Last year our 2 yr old daughter Clara was diagnosed with high risk, stage 4 neuroblastoma. After two surgeries, 30 radiation treatments and 6 rounds of chemotherapy over 5 months we finally left the hospital located 2 hours from our home. A number of deeply personal spiritual experiences deterred us from seeking further experimental treatment and we brought Clara home against the advice of her oncologist who said she would be gone by March. Most important to us was spending quality time with Clara and our other 4 children, making lasting memories and keeping Clara comfortable. For 7 months Clara lived the dream life of a two year old, symptom free and extremely happy. We moved to a new house on almost an acre with a childhood wonderland in the back yard. The Make-a-Wish foundation installed an in-ground trampoline that she used for hours on end.
We were just about to the point where we thought Clara had cancer beat when she started having unexplained pain in different parts of her body a few weeks ago. Every cough, every headache, every fever since October have taken our breath away as we cautiously navigated post-treatment life. This time, though, our fears were realized. Clara has two lesions on her spine and another on her pelvic bone that are growing. She is beyond the reach of any non-experimental treatment. I got the confirming phone call while chaperoning a stake laurel cycling trip a few hours from our home as part of my high council assignment. During the 3 hour drive home, I cried almost continuously, but also had the confirming witness that everything would work out for our good.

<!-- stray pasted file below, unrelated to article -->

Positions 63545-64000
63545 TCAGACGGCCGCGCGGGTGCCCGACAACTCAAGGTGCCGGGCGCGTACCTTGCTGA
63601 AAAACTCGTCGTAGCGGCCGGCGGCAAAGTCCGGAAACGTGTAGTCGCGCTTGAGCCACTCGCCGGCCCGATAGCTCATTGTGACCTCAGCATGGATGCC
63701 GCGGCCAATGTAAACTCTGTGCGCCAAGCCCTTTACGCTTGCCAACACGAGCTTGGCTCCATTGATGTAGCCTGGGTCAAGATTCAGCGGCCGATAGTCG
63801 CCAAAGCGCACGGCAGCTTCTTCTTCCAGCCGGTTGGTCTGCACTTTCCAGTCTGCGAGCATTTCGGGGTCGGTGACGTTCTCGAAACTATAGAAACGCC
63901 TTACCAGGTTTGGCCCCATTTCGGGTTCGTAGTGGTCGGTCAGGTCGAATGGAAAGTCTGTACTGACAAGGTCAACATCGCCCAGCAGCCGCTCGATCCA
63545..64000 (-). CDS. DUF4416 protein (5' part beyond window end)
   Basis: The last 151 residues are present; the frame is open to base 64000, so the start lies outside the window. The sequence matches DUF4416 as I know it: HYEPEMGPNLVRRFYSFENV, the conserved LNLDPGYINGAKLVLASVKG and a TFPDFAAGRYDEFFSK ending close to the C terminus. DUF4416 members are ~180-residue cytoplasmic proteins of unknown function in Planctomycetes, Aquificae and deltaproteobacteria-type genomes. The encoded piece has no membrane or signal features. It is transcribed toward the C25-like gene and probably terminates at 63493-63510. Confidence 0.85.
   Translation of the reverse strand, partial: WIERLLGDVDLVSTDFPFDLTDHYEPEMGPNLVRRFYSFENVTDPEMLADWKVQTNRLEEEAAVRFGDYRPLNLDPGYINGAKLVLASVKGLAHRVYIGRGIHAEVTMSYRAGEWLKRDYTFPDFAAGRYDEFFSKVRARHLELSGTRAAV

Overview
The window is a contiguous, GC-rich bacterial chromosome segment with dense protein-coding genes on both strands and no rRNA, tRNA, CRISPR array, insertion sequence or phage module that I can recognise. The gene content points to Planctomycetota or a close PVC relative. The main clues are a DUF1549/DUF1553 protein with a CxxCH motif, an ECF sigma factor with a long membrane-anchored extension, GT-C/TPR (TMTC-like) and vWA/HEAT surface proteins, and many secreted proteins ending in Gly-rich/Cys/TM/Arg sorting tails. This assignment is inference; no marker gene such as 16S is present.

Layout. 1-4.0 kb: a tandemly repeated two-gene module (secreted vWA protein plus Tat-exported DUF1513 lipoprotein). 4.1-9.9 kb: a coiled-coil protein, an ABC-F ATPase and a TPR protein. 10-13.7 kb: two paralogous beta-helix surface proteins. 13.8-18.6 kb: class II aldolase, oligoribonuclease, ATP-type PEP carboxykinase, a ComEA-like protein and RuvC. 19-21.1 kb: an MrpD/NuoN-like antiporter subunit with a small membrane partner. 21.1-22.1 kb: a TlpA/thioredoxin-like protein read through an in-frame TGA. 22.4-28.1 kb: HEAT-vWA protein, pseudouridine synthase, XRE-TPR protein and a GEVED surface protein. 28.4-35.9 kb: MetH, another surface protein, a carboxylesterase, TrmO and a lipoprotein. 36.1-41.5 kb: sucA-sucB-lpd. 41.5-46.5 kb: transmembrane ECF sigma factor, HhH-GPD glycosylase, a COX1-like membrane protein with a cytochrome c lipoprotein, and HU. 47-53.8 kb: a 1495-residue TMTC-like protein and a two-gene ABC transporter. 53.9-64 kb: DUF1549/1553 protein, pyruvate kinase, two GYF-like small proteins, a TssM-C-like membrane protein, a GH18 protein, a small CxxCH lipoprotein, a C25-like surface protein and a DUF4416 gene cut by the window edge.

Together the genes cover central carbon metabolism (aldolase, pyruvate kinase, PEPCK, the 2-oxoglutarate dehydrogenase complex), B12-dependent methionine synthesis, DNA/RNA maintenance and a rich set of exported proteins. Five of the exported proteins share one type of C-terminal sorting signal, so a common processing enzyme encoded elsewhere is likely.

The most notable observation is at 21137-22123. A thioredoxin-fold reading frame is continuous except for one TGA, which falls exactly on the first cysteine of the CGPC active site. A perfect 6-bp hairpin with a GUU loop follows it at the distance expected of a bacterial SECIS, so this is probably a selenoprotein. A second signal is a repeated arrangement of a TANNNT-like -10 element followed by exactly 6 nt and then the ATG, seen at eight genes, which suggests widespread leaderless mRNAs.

The other children are taking it pretty well, as we've known this is a possibility for quite a while now. But how do you explain death to a 3 year old? Any ideas? Anytime we try to talk to Clara about it, she gets angry. She obviously knows there is something wrong and has bouts of fear that we try to soothe, but what can we do to ease her emotional pain? Hospice is coming this morning to help us with her and to prepare for end-of-life treatment, but it's not really the physical pain that breaks my heart. I'm desperate for suggestions . . .